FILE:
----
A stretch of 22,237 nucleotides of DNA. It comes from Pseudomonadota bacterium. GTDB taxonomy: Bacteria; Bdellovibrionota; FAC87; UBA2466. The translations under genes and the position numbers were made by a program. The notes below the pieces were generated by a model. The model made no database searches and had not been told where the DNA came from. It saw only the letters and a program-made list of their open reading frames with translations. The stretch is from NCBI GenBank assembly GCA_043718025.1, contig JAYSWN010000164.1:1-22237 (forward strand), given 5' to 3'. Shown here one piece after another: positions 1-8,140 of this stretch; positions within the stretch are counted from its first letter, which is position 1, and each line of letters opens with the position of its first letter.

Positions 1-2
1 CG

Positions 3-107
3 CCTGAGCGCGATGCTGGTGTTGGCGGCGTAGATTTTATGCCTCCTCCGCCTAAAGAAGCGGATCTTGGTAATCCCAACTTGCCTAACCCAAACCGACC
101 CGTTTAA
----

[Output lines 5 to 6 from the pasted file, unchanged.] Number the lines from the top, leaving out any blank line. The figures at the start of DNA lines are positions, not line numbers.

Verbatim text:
3 CCTGAGCGCGATGCTGGTGTTGGCGGCGTAGATTTTATGCCTCCTCCGCCTAAAGAAGCGGATCTTGGTAATCCCAACTTGCCTAACCCAAACCGACC
101 CGTTTAA